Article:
NoViolet Bulawayo, a Wallace Stegner Fellow at Stanford University, is this year’s winner of the Hemingway Foundation/PEN Award for the best debut novel by an American author. A native of Zimbabwe, Bulawayo is being honored for her book We Need New Names (Reagan Arthur Books, 2013), which tells the story of a young girl who leaves Zimbabwe to live with an aunt in Detroit.
In addition to $10,000, the winner of the award also receives a one-week residency in the Distinguished Visiting Writers Series at the University of Idaho’s master of fine arts program in creative writing.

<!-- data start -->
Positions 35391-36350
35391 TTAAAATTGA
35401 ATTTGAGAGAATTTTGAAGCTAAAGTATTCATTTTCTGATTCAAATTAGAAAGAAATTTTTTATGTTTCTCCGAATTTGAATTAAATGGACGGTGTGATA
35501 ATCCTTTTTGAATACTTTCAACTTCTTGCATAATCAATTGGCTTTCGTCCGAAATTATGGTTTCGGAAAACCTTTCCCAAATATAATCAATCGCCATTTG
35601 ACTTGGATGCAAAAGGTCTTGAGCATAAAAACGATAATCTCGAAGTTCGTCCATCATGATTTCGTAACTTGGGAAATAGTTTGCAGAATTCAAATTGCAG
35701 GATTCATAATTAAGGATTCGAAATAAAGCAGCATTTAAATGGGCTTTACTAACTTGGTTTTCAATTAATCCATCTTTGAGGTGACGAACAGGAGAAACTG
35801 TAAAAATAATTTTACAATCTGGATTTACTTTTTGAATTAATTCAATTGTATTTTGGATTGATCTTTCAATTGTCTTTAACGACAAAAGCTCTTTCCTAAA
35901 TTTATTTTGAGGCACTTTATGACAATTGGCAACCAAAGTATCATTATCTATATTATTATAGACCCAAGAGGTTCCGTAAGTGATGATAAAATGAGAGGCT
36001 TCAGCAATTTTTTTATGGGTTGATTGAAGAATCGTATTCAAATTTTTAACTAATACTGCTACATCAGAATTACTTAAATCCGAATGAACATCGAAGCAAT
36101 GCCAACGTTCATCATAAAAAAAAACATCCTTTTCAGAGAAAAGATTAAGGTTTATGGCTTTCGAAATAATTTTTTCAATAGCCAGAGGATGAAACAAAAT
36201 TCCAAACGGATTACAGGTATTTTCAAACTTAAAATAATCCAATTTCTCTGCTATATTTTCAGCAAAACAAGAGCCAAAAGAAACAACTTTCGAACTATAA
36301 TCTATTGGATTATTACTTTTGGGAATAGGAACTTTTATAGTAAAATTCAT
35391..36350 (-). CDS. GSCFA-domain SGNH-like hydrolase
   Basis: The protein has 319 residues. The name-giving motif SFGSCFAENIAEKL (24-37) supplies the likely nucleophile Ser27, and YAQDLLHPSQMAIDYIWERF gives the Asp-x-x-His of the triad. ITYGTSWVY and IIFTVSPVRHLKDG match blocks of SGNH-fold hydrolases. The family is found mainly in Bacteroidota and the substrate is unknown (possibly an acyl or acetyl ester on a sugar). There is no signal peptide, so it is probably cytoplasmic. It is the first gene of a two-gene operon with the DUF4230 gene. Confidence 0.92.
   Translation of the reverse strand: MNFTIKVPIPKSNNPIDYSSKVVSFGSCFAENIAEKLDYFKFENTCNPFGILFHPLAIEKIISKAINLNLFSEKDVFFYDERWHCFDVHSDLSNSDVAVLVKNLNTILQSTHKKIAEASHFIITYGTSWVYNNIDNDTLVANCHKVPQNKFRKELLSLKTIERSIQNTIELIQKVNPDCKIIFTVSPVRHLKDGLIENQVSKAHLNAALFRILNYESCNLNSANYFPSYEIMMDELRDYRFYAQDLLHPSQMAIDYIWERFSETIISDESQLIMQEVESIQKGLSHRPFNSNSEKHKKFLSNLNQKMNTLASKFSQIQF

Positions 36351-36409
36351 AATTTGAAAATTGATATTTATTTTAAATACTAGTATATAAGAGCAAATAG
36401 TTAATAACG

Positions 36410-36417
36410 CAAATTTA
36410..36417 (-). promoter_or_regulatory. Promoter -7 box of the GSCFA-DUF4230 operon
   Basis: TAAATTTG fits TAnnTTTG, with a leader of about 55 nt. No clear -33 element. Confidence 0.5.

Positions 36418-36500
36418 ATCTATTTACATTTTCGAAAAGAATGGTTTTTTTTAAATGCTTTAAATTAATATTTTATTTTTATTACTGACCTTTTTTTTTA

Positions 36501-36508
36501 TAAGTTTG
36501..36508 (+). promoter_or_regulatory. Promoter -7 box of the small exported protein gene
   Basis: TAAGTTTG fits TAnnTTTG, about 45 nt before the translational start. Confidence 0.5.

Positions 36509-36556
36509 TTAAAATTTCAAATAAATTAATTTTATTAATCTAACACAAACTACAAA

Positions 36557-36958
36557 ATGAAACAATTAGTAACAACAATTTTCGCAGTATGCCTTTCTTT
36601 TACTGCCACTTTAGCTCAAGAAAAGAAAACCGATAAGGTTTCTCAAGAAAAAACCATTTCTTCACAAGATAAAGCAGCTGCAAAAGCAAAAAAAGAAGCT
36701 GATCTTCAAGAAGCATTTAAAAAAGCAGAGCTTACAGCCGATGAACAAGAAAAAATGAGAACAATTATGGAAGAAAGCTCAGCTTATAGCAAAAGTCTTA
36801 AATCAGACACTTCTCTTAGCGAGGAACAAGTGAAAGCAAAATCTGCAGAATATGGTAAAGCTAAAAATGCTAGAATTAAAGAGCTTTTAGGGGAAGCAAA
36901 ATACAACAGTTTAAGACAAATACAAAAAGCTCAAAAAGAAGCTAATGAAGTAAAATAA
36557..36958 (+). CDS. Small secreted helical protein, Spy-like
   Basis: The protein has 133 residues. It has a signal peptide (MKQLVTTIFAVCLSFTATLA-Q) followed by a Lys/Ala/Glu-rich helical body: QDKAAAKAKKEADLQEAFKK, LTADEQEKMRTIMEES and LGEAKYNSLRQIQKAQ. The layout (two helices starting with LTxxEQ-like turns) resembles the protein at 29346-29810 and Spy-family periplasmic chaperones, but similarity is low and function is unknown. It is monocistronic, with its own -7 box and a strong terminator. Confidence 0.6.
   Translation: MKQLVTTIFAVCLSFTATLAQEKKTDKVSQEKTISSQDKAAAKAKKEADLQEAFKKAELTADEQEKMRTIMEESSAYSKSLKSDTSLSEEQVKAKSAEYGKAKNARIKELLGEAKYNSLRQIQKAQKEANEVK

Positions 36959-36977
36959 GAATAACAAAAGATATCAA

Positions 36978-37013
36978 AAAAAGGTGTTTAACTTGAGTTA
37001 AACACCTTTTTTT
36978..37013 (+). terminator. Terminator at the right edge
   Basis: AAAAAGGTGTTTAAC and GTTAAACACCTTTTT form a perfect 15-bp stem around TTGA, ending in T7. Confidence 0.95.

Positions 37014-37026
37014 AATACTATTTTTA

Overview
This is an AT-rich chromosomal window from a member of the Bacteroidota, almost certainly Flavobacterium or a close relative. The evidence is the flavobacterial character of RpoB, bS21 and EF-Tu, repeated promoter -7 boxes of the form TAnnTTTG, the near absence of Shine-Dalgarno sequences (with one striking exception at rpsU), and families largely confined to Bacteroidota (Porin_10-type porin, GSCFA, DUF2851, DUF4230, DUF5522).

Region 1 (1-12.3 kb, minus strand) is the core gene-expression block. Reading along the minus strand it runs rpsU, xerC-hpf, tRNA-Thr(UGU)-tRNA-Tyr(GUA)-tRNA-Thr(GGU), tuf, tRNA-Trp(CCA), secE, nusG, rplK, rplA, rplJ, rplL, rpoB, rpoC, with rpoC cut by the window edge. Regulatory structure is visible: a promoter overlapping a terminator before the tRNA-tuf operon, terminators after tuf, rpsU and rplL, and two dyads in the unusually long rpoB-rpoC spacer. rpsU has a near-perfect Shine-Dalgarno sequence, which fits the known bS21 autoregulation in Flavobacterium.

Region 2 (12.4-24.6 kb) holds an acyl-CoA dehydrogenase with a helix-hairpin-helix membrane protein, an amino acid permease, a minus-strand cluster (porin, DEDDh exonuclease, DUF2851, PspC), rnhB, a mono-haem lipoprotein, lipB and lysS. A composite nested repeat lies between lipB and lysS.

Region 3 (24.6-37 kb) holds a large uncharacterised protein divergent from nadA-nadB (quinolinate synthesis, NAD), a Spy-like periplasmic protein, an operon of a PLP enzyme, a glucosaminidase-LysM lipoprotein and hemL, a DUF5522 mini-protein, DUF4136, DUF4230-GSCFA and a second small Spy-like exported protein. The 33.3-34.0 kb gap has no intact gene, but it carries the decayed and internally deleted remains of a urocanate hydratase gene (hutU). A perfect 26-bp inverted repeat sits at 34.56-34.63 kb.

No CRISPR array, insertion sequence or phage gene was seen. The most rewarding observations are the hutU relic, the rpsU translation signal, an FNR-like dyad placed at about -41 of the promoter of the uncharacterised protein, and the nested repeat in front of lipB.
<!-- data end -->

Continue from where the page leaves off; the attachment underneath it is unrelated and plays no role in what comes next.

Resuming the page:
Bulawayo also received the Etisalat Prize for Literature given for the best debut novel by a writer from Africa. The award, which was presented in Lagos, Nigeria, comes with a cash prize of £15,000.
In 2011, Bulawayo won the Caine Prize for African writing for her short story, “Hitting Budapest.” The story, published in the Boston Review, is about six children from a shanty town in Zimbabwe who wander into an affluent white suburban community. The Caine Prize is among Africa’s leading literary honors.
Bulawayo is a graduate of Texas A&M University Commerce. She holds a master’s degree from Southern Methodist University and a master or fine arts degree from Cornell University.